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My Secret Weapon: Pre-Emptive Rest for Chronic Fatigue Syndrome

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www.ProHealth.com • February 6, 2006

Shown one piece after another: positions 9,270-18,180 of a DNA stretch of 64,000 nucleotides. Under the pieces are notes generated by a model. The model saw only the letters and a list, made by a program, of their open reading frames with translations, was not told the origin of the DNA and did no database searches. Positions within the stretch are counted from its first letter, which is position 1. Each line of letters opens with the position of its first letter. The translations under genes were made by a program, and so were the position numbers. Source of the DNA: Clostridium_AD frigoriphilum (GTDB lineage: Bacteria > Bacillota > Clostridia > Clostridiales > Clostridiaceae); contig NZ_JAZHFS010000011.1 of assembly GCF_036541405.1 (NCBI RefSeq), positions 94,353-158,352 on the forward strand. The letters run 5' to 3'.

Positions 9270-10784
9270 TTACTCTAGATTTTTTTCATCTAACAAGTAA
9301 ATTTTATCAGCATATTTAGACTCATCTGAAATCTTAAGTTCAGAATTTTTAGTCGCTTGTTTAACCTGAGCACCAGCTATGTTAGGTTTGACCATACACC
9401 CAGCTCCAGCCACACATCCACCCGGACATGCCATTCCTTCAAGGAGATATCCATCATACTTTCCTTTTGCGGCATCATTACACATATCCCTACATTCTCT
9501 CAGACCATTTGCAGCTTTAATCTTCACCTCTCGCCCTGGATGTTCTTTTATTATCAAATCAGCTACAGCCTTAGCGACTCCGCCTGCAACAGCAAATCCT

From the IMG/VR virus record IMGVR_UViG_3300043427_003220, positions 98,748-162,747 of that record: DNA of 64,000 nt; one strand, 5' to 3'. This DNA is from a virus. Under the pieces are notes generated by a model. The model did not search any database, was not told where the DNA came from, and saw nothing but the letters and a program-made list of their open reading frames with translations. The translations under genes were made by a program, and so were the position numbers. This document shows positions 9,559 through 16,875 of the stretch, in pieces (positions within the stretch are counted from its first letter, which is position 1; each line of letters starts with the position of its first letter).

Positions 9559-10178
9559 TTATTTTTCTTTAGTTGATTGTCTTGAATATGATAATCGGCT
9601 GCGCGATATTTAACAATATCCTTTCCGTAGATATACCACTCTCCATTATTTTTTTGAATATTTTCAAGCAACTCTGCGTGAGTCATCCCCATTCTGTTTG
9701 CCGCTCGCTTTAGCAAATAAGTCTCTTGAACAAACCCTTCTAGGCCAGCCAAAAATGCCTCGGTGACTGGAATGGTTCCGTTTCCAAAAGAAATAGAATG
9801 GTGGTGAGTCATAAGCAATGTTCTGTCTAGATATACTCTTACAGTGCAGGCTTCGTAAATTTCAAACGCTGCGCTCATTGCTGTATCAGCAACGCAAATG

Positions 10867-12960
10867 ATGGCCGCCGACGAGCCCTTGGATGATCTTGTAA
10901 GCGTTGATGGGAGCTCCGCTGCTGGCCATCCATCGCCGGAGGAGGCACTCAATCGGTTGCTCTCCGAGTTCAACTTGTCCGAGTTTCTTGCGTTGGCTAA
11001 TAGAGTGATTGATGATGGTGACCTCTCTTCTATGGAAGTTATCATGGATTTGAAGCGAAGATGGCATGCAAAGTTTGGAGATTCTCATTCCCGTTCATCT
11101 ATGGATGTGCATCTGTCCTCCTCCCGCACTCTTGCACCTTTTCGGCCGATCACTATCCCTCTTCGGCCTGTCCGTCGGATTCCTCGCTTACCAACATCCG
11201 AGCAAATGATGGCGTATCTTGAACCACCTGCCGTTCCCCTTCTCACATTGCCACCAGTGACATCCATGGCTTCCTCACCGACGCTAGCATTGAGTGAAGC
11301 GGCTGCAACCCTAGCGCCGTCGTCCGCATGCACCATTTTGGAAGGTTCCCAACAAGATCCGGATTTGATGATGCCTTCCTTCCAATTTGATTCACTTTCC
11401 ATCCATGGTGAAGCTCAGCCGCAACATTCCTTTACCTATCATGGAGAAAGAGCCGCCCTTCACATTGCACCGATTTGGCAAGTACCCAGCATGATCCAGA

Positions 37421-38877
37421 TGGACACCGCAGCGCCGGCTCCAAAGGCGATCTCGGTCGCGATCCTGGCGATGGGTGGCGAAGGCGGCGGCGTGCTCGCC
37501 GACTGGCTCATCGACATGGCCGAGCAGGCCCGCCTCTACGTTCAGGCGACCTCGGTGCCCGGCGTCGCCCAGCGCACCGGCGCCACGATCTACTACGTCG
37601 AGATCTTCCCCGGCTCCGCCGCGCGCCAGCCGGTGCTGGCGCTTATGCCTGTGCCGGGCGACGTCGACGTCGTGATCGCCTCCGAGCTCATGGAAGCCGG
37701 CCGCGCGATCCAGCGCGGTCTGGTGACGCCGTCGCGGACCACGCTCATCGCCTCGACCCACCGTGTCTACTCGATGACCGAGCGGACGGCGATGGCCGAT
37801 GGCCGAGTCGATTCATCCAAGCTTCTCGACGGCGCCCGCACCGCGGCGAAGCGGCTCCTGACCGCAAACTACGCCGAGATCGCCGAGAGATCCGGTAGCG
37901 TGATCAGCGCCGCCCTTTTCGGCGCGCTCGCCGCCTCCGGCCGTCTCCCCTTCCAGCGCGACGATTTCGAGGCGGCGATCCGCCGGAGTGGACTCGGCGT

My Secret Weapon: Pre-Emptive Rest By Bruce Campbell, Ph.D. The following is an excerpt, reprinted with permission, from Bruce Campbell's "Recovery from Chronic Fatigue Syndrome: One Person’s Story" which can be found in its entirety at http://www.recoveryfromcfs.org/. Bruce Campbell is the creator and director of the CFIDS/Fibromyalgia Self-Help Program (http://www.cfidsselfhelp.org/), an Internet course that helps patients take control of their illness by learning practical strategies for living well with CFS and fibromyalgia. If there was a secret to my recovery, it was my use of planned rests. As I mentioned in the last chapter, when I was first ill, I often experienced the cycle of push and crash, swinging back and forth from too much activity to periods of rest. I would be more active than my body could tolerate, experience intense symptoms and then use rest to recover. Spending a few hours or a whole day in bed was an effective strategy for recovering from periods of doing too much, but my life felt out of control. About nine months after becoming ill, I learned that I could use rest for another reason besides recuperation. I found that rest could actually prevent symptoms. This idea was one of the strategies recommended by CFS researchers in England who counseled patients to live their lives according to a plan, one which included similar amounts of activity each day and also scheduled rest periods taken no matter how you felt. The goal was to shift away from living in response to symptoms (the cycle of push and crash) toward a consistent, planned life. I was attracted to the idea of gaining control over the swings in my symptoms and I could accept the idea that a similar amount of activity each day could help me achieve greater predictability. But I resisted the idea of resting each day regardless of how I felt. I couldn’t understand why I would lie down voluntarily if I wasn’t experiencing any symptoms. Also, I thought of resting as giving in to the illness, so that rest meant a victory for the illness. Because other parts of the program from England made sense, I decided to try resting every afternoon, but I wasn’t sure what “rest” meant. Was I resting if I was reading or watching television? Or did rest mean lying down? I did some experiments and found that the most restorative rest resulted from lying down in a quiet place with my eyes closed. I was surprised at the results from a 15 minute rest. Even that short rest seemed to help, reducing my symptoms, increasing my stamina and making my life more stable. After a while I added a morning rest as well. Over time, I came to believe that my scheduled rest was the most important thing I did to aid my recovery. Resting everyday according to a fixed schedule, not just when I felt sick or tired, was part of a shift from living in response to symptoms to living a planned life. The experience showed me that rest could be used for more than recovering from doing too much; it could be employed as a preventive measure as well. In the terms suggested by one of the students in our self-help program, I learned the difference between recuperative rest and pre-emptive rest. Taking pre-emptive rests enabled me to reduce the time I spent in recuperative rest. The result was that my total rest time was reduced. Resting on a planned schedule greatly stabilized my life, enabling me to get off the roller coaster and giving me a much greater sense of control. I found that my rests were even more effective after I started doing a relaxation practice at the same time. Without the mental relaxation, my mind often raced from worry to worry, so I experimented with various meditation procedures during my rest time. I learned that techniques using imagery, such as imagining myself lying on the beach or sitting beside a stream, were not effective for me, however helpful they may be to some people. But focusing my attention on my breathing worked. By lying down and keeping my awareness on my breath, I could relax both physically and mentally. I applied the idea of planned rests in other parts of my recovery. As mentioned earlier, I used it to expand my envelope for travel. I found that if I stopped during driving trips for a ten to 15 minute rest every two hours, I arrived fresher at my destination and had a lower symptom level throughout my trip. Also, as I will explain in more detail in the chapter on exercise [see http://www.recoveryfromcfs.org/], I used rests to expand the length of my walks. If I alternated walking with an equal amount of time sitting, I could walk farther and not affect my symptoms. The principle I learned from all these experiments was that rest could have a dramatic effect on the energy available to me and on my symptom level. Taking a short rest break to re-charge batteries expanded the number of productive hours in my day. Also, I found that I could avoid a long period of bed rest by taking a brief rest as soon I felt my symptoms beginning to get worse. As I improved, I experimented with the number of rests, eventually replacing planned rests with brief rests in response to symptoms. But this was only after I had recovered back to about 90% of normal. For most of the time I was recovering, pre-emptive rests were crucial. For four years, my planned rests both reduced my total rest time and helped bring stability back into my life, a big payoff for two brief breaks in my day. (c) Bruce Campbell, Ph.D. All rights reserved. For more information, please visit http://www.cfidsselfhelp.org/.



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